Weekend Argus (Saturday Edition) - - FRONT PAGE -

A TOUR­NA­MENT that has for years at­tracted play­ers from Western Prov­ince is the PE Chess Club Open with R8 000 prize money to be won. Tour­na­ment dates: Fri­day to next Sun­day (A Sec­tion); Fri­day and Satur­day (B Sec­tion)

Both sec­tions will be Swiss-for­mat tour­na­ments. The A Sec­tion will be played over six rounds, the B Sec­tion over five rounds.

Western Prov­ince Schools have a new ex­ec­u­tive. Pres­i­dent: Deon Solomons; pres­i­dent.chesswp@gmail. com; 060 740 8000. Vice-pres­i­dent: Regi­nald Sin­den; regjsin@gmail. com; 082 325 4440. Gen­eral sec­re­tary: Bev­er­ley Blows; chess­w­psec­re­tary@; 084 761 6896.

Mau­rice Ash­ley, the US grand­mas­ter, will be re­mem­bered for his visit to the city some years ago. He has been back in the coun­try and gave a wide-rang­ing in­ter­view.

“I re­cently toured Kenya, South Africa and Mada­gas­car at the be­hest of the Kas­parov Chess Foun­da­tion Africa, and I came away in­spired and de­pressed.

“I saw a lot of ta­lent and pas­sion, but a lack of re­sources and op­por­tu­nity. In economies that are chal­lenged, few strong play­ers mi­grate to those coun­tries, so the cy­cle con­tin­ues.

“When I was asked to be a coach by the head of the Ivory Coast del­e­ga­tion, I was happy to say ‘yes’. It was a won­der­ful ex­pe­ri­ence in Baku at my first Olympiad, and I think I had an im­pact on my team.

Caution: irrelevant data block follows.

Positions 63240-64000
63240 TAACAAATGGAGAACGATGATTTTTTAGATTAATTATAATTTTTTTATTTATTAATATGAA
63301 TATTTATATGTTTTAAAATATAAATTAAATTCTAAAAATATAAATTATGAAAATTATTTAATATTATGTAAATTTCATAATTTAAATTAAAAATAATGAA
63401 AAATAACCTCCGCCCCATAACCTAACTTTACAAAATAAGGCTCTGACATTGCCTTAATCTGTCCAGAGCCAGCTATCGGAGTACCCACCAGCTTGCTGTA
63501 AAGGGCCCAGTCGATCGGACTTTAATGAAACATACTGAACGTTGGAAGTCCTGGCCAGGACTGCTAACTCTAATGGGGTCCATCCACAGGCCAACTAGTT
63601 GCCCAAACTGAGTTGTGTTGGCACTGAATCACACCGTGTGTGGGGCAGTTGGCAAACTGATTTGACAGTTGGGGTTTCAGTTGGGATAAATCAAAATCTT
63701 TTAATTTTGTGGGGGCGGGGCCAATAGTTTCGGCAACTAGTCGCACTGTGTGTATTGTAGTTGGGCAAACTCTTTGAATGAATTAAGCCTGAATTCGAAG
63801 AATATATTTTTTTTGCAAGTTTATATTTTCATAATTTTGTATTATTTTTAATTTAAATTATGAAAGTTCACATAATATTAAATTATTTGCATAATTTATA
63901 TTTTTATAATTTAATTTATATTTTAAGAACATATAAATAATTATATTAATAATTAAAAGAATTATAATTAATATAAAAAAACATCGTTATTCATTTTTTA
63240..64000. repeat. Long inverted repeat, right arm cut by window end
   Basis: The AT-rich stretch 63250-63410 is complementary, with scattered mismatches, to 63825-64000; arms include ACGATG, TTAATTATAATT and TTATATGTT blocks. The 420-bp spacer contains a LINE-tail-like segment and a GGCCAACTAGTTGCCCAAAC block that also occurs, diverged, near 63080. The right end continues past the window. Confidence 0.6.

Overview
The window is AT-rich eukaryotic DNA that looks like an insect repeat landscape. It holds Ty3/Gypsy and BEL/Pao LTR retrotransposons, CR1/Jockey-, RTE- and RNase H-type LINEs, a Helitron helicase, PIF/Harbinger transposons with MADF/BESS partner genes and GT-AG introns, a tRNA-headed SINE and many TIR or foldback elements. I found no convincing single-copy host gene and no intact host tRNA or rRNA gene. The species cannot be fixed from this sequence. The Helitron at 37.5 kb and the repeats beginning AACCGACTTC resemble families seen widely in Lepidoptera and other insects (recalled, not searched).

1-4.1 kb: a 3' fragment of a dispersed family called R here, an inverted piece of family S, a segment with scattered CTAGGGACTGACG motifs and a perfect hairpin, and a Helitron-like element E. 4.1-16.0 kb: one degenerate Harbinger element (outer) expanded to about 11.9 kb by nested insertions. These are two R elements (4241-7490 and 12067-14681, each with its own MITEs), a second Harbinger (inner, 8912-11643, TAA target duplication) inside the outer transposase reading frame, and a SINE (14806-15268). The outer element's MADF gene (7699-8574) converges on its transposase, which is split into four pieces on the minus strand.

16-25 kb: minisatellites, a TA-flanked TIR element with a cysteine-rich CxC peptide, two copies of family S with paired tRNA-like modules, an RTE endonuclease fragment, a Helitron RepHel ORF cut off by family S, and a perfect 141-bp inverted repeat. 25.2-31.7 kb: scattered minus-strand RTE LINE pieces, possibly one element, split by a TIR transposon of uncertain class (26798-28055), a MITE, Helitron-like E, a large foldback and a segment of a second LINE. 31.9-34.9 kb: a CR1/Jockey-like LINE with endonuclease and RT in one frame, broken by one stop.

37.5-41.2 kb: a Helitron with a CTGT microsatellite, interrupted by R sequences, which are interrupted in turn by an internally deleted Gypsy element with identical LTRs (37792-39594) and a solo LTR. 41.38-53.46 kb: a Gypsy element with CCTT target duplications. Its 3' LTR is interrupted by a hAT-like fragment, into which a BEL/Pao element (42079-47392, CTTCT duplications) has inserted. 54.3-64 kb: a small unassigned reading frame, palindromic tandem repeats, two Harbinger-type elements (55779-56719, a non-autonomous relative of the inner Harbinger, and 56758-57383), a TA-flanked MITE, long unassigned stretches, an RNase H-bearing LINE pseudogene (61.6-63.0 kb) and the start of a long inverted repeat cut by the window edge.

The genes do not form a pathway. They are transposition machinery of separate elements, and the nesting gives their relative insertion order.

“I was born in Kingston, Ja­maica, but New York has been home forever.”

Of course the World Cham­pi­onship takes place next month in New York be­tween Mag­nus Carlsen and Sergei Kar­jakin.

“I’m hop­ing Agon re­ally does a spe­cial job be­cause suc­cess could mean some­thing won­der­ful for chess in the US. I wish we had an Amer­i­can play­ing for PR pur­poses, but Mag­nus vs the Bad Boy Rus­sian sounds like a story-line that the me­dia can sink their teeth into.

“I think the or­gan­is­ers plan to pull out all the stops, so I will sit back with some pop­corn and watch these guys try to pum­mel each other. As long as some­one gets his feel­ings hurt at the end, I’ll be watch­ing,” said Ash­ley. “The age of com­put­ers and the rise of the in­ter­net have been game-chang­ers.

“Now, young play­ers can’t even imag­ine ad­journed games, the al­lure of cor­re­spon­dence chess, big thick open­ing en­cy­clo­pe­dias, or wait­ing for moves from Reykjavik (the 1972 Fis­cher-Spassky match) by tele­type.

“It’s a golden age for com­men­ta­tors to present chess in a dy­namic way that reaches a world-wide au­di­ence in a snap.”

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